The Impact of Socio-Cultural Values on Autistic Women: an Interpretative Phenomenological Analysis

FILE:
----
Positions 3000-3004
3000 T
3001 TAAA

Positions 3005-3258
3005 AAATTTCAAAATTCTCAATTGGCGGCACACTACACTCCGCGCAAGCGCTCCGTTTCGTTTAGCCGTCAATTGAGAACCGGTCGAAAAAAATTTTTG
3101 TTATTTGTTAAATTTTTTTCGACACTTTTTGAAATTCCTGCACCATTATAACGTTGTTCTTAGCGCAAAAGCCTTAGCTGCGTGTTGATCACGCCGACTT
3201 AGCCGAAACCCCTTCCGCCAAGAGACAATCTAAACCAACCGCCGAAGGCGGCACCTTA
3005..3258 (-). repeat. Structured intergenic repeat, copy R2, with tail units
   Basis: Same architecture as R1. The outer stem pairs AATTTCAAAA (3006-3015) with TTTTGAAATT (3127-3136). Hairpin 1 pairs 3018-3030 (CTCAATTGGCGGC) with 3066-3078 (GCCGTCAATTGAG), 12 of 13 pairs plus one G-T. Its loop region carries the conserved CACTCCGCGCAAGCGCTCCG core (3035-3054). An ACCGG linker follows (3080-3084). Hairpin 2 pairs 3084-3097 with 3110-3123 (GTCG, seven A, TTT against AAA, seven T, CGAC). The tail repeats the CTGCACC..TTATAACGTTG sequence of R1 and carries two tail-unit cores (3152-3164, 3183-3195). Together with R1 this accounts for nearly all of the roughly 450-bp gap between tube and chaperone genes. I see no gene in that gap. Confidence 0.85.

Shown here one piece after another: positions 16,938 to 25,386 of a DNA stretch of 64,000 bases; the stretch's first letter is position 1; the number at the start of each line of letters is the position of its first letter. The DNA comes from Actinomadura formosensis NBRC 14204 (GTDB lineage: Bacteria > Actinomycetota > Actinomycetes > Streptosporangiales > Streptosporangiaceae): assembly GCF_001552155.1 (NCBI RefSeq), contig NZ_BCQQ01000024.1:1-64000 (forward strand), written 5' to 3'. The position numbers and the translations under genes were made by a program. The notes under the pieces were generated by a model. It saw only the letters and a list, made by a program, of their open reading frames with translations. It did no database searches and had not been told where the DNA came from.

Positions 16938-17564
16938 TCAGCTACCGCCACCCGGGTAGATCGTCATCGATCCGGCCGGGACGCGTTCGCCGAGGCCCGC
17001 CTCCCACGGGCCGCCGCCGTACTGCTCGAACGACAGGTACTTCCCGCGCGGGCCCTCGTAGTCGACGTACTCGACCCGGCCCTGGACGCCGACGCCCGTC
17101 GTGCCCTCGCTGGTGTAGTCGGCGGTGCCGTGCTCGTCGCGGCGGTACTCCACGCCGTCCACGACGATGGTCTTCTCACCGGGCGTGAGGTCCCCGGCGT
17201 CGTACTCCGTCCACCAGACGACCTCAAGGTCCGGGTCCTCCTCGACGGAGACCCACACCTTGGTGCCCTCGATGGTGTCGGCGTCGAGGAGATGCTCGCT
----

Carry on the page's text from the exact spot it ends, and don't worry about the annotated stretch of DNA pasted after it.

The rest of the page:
The experiences of autistic females, particularly those of adult women are not well understood. The way that autism has been conceptualised traditionally has contributed to knowledge being largely extrapolated from experiences of autistic men and children. Lived experience research provides a valuable resource for understanding hard to reach voices, such as those of autistic women without intellectual disabilities. Existing research has examined the impact of “autism” on the person diagnosed with it, the impact of autistic people on others, and how culture may impact on how autism is understood. However, we have rarely questioned how culture has impacted on autistic people. This becomes more pertinent as the aetiology for sex differences in autism remain unclear, and we start to consider the role of gendered socialisation on how autistic women may present. This study aimed to examine how autistic women have made sense of their lived experiences in the context of the culture they are embedded within. This was achieved through an Interpretative Phenomenological Analysis with eight autistic women with no diagnosis of intellectual disabilities. Three core themes emerged highlighting the pervasive impact of socio-cultural values on participants, followed by how they have individualised as autistic women, and finally reflecting on the importance of staying connected with society for them. By understanding autistic women in their contexts, a more representative portrayal of their relationships with others, strengths and needs was also offered. These have implications for the continued need to shift attitudes in society through dissemination of knowledge; and clinical implications for cultivating identity development and the building of meaningful connections with society for autistic women.
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